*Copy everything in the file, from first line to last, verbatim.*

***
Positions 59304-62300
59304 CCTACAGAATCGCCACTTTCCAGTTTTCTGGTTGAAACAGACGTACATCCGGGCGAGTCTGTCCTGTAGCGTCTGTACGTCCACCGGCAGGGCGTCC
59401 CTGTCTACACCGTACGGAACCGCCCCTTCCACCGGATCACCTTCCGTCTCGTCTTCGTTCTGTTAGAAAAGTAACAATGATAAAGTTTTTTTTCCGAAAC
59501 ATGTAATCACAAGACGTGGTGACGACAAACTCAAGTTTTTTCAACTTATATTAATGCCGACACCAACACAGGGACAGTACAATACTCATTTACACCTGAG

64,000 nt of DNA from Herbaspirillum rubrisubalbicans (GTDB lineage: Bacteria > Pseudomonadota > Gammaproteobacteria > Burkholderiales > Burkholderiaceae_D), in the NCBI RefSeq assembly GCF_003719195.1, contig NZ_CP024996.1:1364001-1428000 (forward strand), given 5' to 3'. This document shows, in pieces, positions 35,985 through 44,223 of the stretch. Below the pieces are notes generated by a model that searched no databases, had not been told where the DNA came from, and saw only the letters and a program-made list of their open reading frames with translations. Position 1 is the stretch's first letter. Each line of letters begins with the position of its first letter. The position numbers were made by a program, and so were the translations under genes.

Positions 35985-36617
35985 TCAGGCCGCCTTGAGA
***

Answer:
Positions 59304-62300
59304 CCTACAGAATCGCCACTTTCCAGTTTTCTGGTTGAAACAGACGTACATCCGGGCGAGTCTGTCCTGTAGCGTCTGTACGTCCACCGGCAGGGCGTCC
59401 CTGTCTACACCGTACGGAACCGCCCCTTCCACCGGATCACCTTCCGTCTCGTCTTCGTTCTGTTAGAAAAGTAACAATGATAAAGTTTTTTTTCCGAAAC
59501 ATGTAATCACAAGACGTGGTGACGACAAACTCAAGTTTTTTCAACTTATATTAATGCCGACACCAACACAGGGACAGTACAATACTCATTTACACCTGAG

64,000 nt of DNA from Herbaspirillum rubrisubalbicans (GTDB lineage: Bacteria > Pseudomonadota > Gammaproteobacteria > Burkholderiales > Burkholderiaceae_D), in the NCBI RefSeq assembly GCF_003719195.1, contig NZ_CP024996.1:1364001-1428000 (forward strand), given 5' to 3'. This document shows, in pieces, positions 35,985 through 44,223 of the stretch. Below the pieces are notes generated by a model that searched no databases, had not been told where the DNA came from, and saw only the letters and a program-made list of their open reading frames with translations. Position 1 is the stretch's first letter. Each line of letters begins with the position of its first letter. The position numbers were made by a program, and so were the translations under genes.

Positions 35985-36617
35985 TCAGGCCGCCTTGAGA